If you find yourself getting frustrated at the amount of spoilers you read on social networks, particularly about shows you haven't yet seen, Google might have a solution in the works. According to a filing with the US Patent and Trademark Office, the company has just patented an automated spoiler prevention system.

The patent, which covers a system designed for "processing content spoilers", describes a method for collecting data on how far a user has gone through a particular TV show, movie or book series. The system could either get users to input this data themselves, or input it from a service like Netflix that already has a pretty good idea of their viewing habits.

The system then automatically detects when content in a user's social network feed contains a spoiler, with spoilers being flagged based upon what the user has and hasn't seen. Offending content would be blocked by default, and a user would have to click through a warning message before the content is displayed.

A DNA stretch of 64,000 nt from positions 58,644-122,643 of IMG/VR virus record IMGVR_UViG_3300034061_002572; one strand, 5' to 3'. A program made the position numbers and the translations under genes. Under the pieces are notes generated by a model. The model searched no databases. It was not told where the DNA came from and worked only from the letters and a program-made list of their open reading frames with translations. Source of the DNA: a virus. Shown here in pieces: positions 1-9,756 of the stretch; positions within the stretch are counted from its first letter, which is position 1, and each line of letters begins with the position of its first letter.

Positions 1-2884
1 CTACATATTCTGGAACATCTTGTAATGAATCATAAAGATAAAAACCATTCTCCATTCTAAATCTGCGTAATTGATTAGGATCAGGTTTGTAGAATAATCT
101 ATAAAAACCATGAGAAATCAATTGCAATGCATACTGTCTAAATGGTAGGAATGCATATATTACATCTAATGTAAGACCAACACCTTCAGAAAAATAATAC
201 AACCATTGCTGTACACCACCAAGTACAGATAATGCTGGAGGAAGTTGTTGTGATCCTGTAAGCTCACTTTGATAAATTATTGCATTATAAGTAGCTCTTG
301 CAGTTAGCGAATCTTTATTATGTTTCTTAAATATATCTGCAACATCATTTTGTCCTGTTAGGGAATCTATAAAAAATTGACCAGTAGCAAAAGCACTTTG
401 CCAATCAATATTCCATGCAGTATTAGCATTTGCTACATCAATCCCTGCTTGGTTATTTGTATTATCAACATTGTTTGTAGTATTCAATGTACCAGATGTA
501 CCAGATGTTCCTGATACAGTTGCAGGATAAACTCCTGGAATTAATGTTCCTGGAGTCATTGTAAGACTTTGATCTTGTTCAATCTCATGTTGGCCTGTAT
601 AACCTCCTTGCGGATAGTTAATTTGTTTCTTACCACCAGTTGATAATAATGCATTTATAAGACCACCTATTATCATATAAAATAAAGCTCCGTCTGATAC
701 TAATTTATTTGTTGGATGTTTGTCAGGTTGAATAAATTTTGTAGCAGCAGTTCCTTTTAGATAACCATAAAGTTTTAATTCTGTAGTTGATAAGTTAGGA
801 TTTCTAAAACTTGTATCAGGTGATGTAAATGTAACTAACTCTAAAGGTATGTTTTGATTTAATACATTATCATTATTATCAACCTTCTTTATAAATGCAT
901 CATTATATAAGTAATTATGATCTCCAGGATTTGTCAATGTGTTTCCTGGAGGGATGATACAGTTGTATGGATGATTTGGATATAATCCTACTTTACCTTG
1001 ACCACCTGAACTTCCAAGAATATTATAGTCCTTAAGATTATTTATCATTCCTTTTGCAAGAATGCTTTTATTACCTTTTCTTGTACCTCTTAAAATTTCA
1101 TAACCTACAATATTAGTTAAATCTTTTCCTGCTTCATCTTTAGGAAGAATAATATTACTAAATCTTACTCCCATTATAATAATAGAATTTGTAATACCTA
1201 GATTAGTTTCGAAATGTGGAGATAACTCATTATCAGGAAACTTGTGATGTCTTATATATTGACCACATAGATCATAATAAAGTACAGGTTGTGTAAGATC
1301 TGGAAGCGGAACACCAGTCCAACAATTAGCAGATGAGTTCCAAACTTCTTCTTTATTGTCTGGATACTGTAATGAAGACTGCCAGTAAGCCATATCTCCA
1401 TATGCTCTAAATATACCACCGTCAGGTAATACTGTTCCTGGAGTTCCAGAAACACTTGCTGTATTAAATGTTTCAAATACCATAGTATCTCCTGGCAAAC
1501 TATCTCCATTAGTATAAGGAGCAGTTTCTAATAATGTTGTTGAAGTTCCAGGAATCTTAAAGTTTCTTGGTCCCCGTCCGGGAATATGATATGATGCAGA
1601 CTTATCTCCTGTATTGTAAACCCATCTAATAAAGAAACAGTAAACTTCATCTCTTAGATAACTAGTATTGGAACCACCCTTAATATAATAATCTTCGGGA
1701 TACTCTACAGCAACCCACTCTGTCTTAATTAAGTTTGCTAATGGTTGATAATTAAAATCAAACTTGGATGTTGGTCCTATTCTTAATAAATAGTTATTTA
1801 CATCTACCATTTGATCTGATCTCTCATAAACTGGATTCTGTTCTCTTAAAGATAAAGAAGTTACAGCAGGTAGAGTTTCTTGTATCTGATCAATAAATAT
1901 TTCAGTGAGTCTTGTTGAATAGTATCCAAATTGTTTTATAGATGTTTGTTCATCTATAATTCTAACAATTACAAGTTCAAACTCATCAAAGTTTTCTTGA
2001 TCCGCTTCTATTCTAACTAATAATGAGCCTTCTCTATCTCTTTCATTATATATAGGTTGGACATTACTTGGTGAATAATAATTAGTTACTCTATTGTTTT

Google also suggests in their patent that the system could be used to create fan pages for TV shows and books, and for each member of a fan page, their personal progress meter is displayed. This could then peer pressure and encourage users to keep up with the current schedule.

Unfortunately, as with most patents of this kind, it's unlikely we'll see an automated spoiler prevention system any time soon, if ever. However the idea is certainly quite clever, and something we wish was actually implemented when major TV shows like Game of Thrones are airing.